A joint project of the Satcher Health Leadership Institute at Morehouse School of Medicine and the Department of Global Health at George Washington University School of Public Health and Health Services, PASS is the latest in a series of national programs designed to address and combat the incidence of catastrophic brain injuries among the more than twenty million youth who participate in organized sports annually.

Brooke de Lench found the kickoff event for an innovative two-year initiative called PASS (Protecting Athletes and Sports Safety) noteworthy for the fact that research scientists on on one panel all said they would allow their kids to play football, and the panelists on another conceded that edu-tainment is not the mainstream media's strength.

New Concussion Report's Failure To Discuss Impact Monitoring Unfortunate Omission

The MomsTEAM staff and I are still digging into the Institute of Medicine and National Research Council's three-hundred-some-odd page report on sports-related concussions in youth sports,[1]  but one thing jumped out at me at my first pass: When I did a search in the report for a discussion of impact monitoring devices (a/k/a hit sensors), I found only one brief mention of sensors in the committee's recommendation that the Centers for Disease Control fund large scale data collection efforts for research purposes, including data from impact sensors.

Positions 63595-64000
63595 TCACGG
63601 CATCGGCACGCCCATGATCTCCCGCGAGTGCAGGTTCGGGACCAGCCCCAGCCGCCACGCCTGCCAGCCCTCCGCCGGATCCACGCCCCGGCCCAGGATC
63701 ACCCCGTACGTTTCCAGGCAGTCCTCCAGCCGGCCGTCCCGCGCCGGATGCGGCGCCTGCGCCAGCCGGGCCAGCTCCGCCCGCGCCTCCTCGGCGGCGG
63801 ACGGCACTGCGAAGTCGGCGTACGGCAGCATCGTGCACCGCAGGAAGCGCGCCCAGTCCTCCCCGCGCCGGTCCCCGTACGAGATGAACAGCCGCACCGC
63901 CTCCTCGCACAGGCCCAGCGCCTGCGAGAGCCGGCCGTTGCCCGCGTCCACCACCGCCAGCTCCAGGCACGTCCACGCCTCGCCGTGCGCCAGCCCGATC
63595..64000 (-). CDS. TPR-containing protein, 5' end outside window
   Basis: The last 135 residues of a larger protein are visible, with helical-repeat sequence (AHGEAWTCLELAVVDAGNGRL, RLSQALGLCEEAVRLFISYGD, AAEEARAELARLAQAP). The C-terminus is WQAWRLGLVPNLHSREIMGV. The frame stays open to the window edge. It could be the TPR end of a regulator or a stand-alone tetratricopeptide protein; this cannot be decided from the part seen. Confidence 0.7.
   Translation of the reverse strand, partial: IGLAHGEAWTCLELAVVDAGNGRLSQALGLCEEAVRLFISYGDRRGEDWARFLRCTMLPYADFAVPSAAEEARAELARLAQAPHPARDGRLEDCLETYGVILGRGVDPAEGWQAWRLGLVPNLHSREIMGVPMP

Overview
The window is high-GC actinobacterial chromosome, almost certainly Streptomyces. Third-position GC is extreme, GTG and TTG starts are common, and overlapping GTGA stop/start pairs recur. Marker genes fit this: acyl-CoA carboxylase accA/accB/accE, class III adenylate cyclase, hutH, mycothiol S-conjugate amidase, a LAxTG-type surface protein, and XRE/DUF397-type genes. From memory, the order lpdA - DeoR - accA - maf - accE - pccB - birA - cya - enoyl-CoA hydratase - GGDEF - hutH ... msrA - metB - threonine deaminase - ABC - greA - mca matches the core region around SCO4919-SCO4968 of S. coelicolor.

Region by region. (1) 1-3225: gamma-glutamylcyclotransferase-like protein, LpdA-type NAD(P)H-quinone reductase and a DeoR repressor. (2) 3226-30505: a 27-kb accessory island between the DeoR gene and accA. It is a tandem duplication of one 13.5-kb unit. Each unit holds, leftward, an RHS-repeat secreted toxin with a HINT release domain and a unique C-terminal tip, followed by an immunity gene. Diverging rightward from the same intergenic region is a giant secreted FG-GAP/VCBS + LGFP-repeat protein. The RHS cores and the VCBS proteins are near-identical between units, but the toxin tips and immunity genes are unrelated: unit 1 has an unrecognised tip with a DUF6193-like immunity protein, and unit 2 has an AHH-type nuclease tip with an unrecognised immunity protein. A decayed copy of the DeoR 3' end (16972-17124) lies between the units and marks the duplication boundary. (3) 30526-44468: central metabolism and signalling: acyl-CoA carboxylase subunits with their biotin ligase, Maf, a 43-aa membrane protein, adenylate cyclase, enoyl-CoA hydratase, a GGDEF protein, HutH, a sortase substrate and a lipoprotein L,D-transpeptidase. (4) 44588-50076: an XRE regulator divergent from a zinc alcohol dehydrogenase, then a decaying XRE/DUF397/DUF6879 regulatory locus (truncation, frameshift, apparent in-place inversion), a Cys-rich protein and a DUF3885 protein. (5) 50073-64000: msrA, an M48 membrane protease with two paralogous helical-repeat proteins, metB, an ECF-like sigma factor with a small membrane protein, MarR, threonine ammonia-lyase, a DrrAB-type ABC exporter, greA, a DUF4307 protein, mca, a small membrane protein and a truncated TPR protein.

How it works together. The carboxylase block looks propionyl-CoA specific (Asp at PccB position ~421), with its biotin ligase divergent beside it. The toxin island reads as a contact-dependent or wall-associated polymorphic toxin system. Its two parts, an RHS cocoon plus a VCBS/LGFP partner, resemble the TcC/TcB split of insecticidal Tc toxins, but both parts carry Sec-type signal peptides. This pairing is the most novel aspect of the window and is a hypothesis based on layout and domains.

Conspicuous by its absence from the new IOM/NRC report on concussions in youth sports was any mention of the use of real-time impact monitoring systems on the sports sideline. Unfortunately, the lack of any such discussion will just end up making it that much more difficult to get the message out that the benefits of real-time impact monitoring, and place an additional obstacle in the path to their use.

Early Sport Specialization: Does It Lead To Long-Term Problems?

Sports specialization, including year-round sport-specific training, participation on multiple teams in the same sport and focused participation in a single sport, leads to long-term problems.

Post-Concussion Syndrome: New Therapies Offer Hope, Says Mother Of Hockey Star, Caitlin Cahow

In her long road to recovery from post-concussion syndrome, two-time Olympic hockey star Caitlin Cahow had the best help a daughter could ask for, a mom who was there for her, no questions asked.  Caitlin's mom, a physician herself, shares with MomsTEAM's Brooke de Lench her perspective on new treatment therapies.

Impact Sensors: Frequently Asked Questions

The last several years have seen a growing number of companies introduce to the consumer market the first generation of impact sensors intended for real time monitoring of impacts to the heads of athletes in actual games and practices. Here are our answers to the most frequently asked questions about sensors.

Concussion Identification and Removal from Play: It's All About the "Five E's"

To minimize the risk of delayed recovery from concussion, long-term injury, or, in rare instances, catastrophic injury or death, it is critical that athletes suspected of having sustained a concussion are removed from play as early as possible.  the chances that a concussion will be identified early on the sports sideline can be maximized by following a multi-pronged approach utilizing the "Five E's."